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How much coal dust will spill in Gorge?

Educator figures its a half ton a year per city lot


by: PAMPLIN MEDIA GROUP FILE PHOTO: CHRISTOPHER ONSTOTT - These chunks of coal from passing trains were picked up in the Columbia River Gorge where the White Salmon River drains into the Columbia. An EcoThoughts writer wonders just how much coal dust will settle in the Gorge if new coal export terminals are allowed in Northwest ports. I love the Columbia River Gorge National Scenic Area, signed into law by President Ronald Reagan.

The Gorge is so important to our water, food, region and nation that Reagan stripped property owners of the right to develop their land. The trade-off for that big-government power grab was a promise to protect the economy and environment of the gorge.

Now Chinese companies want to buy U.S. coal shipped by rail through the Gorge, which is guaranteed to spill into air and water. Shippers know how much. They claim they can reduce it 85 percent by spraying surfactant on coal trains rather than covering them — but 85 percent of what? How much coal per mile will be spilled?

Diesel exhaust from trains is toxic. We can use data on diesel from the Centers for Disease Control, Environmental Protection Agency and the Occupational Safety and Health Administration to predict how many more American children and adults will get asthma and other respiratory diseases, and how many will die from shipping foreign-bound coal through the Gorge.

Coal shippers claim the jury is out, though, on coal-dust toxicity. They propose to run a life-and-death experiment on U.S. citizens and farms. If it turns out bad, where will people turn for justice?

Shippers won’t say who owns the coal on those trains. Watchdogs suspect China will own it. Do shippers write their contracts so the owner is hard to sue when Americans get sick from spilled coal?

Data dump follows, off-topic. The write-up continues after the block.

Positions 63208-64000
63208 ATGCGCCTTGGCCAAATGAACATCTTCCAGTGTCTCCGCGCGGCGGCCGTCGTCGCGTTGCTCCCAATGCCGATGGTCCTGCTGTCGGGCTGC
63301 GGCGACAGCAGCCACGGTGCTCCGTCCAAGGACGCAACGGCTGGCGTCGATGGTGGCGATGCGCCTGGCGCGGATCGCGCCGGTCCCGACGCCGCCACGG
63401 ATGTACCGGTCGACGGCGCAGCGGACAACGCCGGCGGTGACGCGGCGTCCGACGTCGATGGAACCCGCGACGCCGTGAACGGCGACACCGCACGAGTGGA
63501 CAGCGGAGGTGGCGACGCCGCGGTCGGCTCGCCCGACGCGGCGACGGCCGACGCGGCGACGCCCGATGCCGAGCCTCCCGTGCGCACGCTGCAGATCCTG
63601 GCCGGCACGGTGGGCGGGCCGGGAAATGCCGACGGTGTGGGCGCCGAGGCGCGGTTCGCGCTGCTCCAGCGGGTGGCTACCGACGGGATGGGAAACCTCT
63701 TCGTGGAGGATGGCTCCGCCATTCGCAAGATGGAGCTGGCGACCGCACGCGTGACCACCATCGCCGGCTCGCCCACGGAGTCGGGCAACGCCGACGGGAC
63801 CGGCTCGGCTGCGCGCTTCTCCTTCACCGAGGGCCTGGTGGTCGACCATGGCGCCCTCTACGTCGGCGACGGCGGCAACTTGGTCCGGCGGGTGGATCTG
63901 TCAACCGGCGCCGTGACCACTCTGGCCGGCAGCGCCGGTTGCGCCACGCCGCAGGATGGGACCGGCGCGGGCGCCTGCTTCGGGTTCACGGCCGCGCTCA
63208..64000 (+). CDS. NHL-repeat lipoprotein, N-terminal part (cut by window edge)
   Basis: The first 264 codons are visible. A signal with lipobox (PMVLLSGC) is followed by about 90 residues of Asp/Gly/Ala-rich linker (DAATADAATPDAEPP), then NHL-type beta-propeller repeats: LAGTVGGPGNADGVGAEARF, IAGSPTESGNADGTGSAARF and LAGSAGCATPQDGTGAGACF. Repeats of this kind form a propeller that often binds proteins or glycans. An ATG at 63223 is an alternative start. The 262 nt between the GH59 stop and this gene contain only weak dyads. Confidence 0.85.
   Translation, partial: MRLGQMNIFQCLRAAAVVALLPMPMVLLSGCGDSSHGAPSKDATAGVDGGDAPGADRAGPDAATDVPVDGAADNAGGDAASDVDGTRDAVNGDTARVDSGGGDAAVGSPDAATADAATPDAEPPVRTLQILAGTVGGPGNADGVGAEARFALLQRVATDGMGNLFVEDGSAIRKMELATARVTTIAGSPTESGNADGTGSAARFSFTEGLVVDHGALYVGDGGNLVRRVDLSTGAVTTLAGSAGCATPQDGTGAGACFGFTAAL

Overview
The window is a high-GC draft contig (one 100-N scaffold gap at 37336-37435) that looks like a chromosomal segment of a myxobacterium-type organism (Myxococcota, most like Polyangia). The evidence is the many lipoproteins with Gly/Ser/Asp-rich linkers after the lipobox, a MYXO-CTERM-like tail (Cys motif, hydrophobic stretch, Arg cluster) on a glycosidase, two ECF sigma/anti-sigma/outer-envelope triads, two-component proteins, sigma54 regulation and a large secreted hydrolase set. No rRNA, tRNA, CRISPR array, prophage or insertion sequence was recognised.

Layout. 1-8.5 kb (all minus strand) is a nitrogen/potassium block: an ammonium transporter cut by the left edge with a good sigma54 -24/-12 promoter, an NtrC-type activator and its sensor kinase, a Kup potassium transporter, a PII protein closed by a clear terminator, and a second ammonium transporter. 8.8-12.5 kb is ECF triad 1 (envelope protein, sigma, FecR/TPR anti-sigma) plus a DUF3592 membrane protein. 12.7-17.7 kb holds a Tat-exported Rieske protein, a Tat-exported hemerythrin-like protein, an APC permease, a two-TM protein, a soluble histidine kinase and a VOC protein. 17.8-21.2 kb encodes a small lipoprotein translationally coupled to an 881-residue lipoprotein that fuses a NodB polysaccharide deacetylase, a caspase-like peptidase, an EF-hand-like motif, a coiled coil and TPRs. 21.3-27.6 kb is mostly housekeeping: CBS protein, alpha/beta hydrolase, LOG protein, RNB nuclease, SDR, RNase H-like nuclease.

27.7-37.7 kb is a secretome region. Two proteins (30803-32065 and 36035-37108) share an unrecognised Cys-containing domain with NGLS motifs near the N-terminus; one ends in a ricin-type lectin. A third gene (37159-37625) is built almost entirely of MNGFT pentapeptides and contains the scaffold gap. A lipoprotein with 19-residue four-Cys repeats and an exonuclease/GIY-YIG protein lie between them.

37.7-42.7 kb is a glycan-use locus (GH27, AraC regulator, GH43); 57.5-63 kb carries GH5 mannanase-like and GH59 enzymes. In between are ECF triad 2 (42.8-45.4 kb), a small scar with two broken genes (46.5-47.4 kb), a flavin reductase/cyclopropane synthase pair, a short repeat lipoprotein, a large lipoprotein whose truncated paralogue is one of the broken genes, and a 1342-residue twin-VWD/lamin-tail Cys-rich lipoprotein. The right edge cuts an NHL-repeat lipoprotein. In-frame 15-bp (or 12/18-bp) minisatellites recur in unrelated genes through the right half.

If we know how much coal is proposed to be spilled in the Gorge, we can assess the risk and decide whether our nation is keeping its promise to Columbia Gorge and U.S. residents. 

I’ve taught math. We can estimate. Watchdog groups quote rail company estimates that about 1 pound per car per mile will be lost.

Let’s believe shippers’ claims of 85 percent reduction and round the answer down to 2 ounces per car per mile — an amount about as big as your thumb. It’s a tiny fraction of the approximately 250,000 pounds in one car.

But over 365 days a year, with 20 or more trains daily, and each train having 135 to 150 cars traveling 80 miles, that equals at least 79 million ‘units’ of coal dumped in the Columbia River Gorge National Scenic Area annually. 

If that ‘unit’ is two ounces, that’s 10 million pounds of coal dumped into the air and water every year. 

A farm or a small downtown such as in Stevenson, Wash. — with 2,000 feet of rail line running through it — would receive at least 50,000 pounds of coal dust a year. A 50-foot-wide city lot would receive 1,200 pounds. Imagine that in your yard each year.

That’s the low estimate — based on 15 percent of an average train’s loss. If the real number is closer to 1 pound per mile, multiply those figures by eight. 

That’s a lot of coal. But even at one pound per mile, the wholesale loss is only about $10 per car on the 1,300-mile trip to the port. 

Shippers are correct. It is too expensive to prevent that dust from escaping — for their customer.

So what is the real number? How much coal per car per mile? Shippers, owners — show your work, so we can measure the true cost to the environment from Northwest coal exports.

Andrew Stone is a systems ecologist and educator living in Oregon since 1996. He grew up in a farm town in rural Wisconsin.

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